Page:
After a Surprise Kidney Disease Diagnosis, This Patient Turned to Education and Advocacy
Patrick Gee didn't know that there were any problems with his kidneys until a doctor diagnosed him with kidney failure. Years on dialysis, four surgeries, 47 days in the hospital, and one successful kidney transplant later, he's participated in two clinical trials and become a proud advocate for the American Kidney Fund.
"My diagnosis really threw me into a tailspin," Gee says. "It made me learn to be my own advocate and to start doing some investigation into kidney disease."
Gee's experience isn't uncommon: 96% of people with kidney damage or mildly reduced kidney function are not aware of having chronic kidney disease, or CKD. That means many patients don't learn about their condition until they need to go on dialysis.
Gee was already living with diabetes and hypertension, which are risk factors for kidney disease, but he didn't realize his kidneys could be damaged by those conditions. Thinking back to health classes in high school and college, Gee doesn't remember kidney health ever being mentioned. He believes that socioeconomic factors come into play when it comes to patient education.
"A lot of times, education doesn't reach the most affected population, especially when it comes to healthcare, treatments or solutions," he says.
The two clinical trials he's involved in both aim to address health discrepancies in communities of color and other underserved communities, though from very different angles.
The first trial he participated in "found him," he says. A clinic at George Washington University, where he went for dialysis, was conducting a telehealth study to help improve access for patients in rural communities who have to travel long distances to get to bi-weekly dialysis appointments.
Each participant received a webcam for their laptop along with an electronically monitored blood pressure machine and weight scale. Every time participants weighed themselves or took their blood pressure, the devices shared data back with nurses at the clinic. The idea was that patients could also communicate with doctors over the webcam in case of an emergency.
One of the most interesting parts for Gee was being part of the learning and discovery process for the students working on the trial. The students met with participants weekly to gather their feedback.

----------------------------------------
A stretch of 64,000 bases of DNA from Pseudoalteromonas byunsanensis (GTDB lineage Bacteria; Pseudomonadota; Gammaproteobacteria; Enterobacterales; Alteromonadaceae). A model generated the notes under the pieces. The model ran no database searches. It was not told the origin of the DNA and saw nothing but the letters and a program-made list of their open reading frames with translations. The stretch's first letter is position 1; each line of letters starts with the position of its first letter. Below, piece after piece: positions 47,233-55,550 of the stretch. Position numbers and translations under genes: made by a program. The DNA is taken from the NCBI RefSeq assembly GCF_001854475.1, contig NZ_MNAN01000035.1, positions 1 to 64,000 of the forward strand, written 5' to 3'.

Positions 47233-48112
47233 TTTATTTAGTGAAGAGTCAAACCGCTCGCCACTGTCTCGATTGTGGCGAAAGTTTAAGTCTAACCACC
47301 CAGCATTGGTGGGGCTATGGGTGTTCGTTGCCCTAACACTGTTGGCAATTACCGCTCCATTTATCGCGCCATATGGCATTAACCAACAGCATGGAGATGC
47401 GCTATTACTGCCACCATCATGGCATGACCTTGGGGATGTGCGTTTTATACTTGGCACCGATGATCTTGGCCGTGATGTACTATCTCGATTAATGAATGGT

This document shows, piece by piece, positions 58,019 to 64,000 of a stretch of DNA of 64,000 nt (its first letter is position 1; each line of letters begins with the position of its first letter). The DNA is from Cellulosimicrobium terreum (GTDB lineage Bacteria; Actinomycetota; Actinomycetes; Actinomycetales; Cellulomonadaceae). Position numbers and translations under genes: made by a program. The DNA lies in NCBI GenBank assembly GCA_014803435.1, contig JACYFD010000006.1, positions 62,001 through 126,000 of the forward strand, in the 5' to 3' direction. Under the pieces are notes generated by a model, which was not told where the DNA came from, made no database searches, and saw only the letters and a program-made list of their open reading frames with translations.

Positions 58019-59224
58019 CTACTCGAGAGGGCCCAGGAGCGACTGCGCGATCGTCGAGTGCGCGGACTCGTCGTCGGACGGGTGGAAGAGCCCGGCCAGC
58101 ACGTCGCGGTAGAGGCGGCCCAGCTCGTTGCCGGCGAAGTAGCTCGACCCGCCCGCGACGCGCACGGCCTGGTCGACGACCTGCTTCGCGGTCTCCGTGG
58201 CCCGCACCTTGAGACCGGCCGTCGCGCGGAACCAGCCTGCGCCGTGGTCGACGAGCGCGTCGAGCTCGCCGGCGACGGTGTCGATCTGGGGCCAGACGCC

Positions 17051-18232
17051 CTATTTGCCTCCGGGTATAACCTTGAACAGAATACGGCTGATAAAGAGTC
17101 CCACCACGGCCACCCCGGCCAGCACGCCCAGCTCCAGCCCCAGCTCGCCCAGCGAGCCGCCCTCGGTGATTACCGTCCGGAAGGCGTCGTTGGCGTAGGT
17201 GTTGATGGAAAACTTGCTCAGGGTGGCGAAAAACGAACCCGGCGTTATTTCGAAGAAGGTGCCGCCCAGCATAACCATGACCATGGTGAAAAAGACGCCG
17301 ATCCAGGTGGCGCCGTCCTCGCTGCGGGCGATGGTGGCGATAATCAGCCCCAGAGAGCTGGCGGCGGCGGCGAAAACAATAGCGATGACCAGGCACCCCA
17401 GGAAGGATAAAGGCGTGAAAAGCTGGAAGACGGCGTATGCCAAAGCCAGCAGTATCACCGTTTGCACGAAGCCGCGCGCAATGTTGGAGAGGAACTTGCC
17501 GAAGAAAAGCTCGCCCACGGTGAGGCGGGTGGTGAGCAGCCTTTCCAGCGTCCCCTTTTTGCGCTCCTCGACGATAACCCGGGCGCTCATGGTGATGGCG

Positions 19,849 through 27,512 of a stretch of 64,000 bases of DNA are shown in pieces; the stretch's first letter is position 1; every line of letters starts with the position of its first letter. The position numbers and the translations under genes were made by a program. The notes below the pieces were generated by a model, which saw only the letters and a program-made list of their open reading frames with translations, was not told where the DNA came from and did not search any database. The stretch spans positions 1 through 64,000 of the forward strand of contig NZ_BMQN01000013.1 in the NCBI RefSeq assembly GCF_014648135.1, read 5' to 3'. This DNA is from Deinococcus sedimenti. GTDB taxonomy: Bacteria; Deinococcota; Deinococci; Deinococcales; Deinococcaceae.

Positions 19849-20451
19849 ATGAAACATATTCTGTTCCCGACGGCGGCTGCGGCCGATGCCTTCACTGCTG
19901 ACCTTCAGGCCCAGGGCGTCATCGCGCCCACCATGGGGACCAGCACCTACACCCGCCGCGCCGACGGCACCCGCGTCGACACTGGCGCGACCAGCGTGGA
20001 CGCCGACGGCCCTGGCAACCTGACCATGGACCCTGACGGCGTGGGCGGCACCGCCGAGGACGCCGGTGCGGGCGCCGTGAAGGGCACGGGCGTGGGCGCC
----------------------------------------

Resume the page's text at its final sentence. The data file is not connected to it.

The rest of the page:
All future nephrologists, some of the students had also studied engineering and were particularly interested in coming up with ways to innovate medical devices like Gee's catheter to improve the patient experience.
"Because I'm doing peritoneal dialysis and I have to walk around with so many pounds of fluid in my stomach," Gee says. "The engineers would say, maybe we can create a way that you wouldn't need the fluid in your stomach."
The second clinical trial Gee joined, which he's enrolled in today, is an observational trial that aims to learn more about how an APOL1 gene mutation functions in people of African descent.
African Americans with two copies of the APOL1 gene have an increased risk of developing CKD and progression to end-stage renal disease (ESRD). Variance in this gene helps explain why African Americans disproportionately develop the most severe forms of CKD and progress faster from CKD to ESRD.
Gee said he hopes the research will lead to more personalized treatments for kidney disease. He also has a personal reason for his interest in genetics, besides learning about his own makeup: he wants to move research forward for his daughter, who lives with lupus nephritis.
"The interesting thing is this particular gene has a secondary effect for people who may have lupus," Gee said. "I know that whatever I find out, I just want to help the next generation."
In addition to participating in research, Gee is also a patient advocate, running educational workshops and attending advocacy events for several kidney disease groups.
The American Kidney Fund (AKF), an Antidote partner, is his favorite organization to work with. He says that while they provide a wealth of valuable information about kidney disease and fund important research, it's most important to the organization to let patients take center stage.
"A lot of the time as an advocate, it feels like you're waiting for the coach to call you off the bench," Gee says. "AKF sits on the bench with us."
Whether he's participating in research or working as an advocate, Gee believes that the patient voice should come first. For Gee, participating in clinical trials in particular offers him a level of engagement in his healthcare that he strongly encourages other patients to take advantage of, too.
"I think clinical trials open up a way for patient engagement, to be able to understand everything that you're going through, and talk with researchers and physicians who are really trying to come up with a cure or treatment," Gee says. "It gives you buy-in to the solution, instead of just sitting on the sidelines."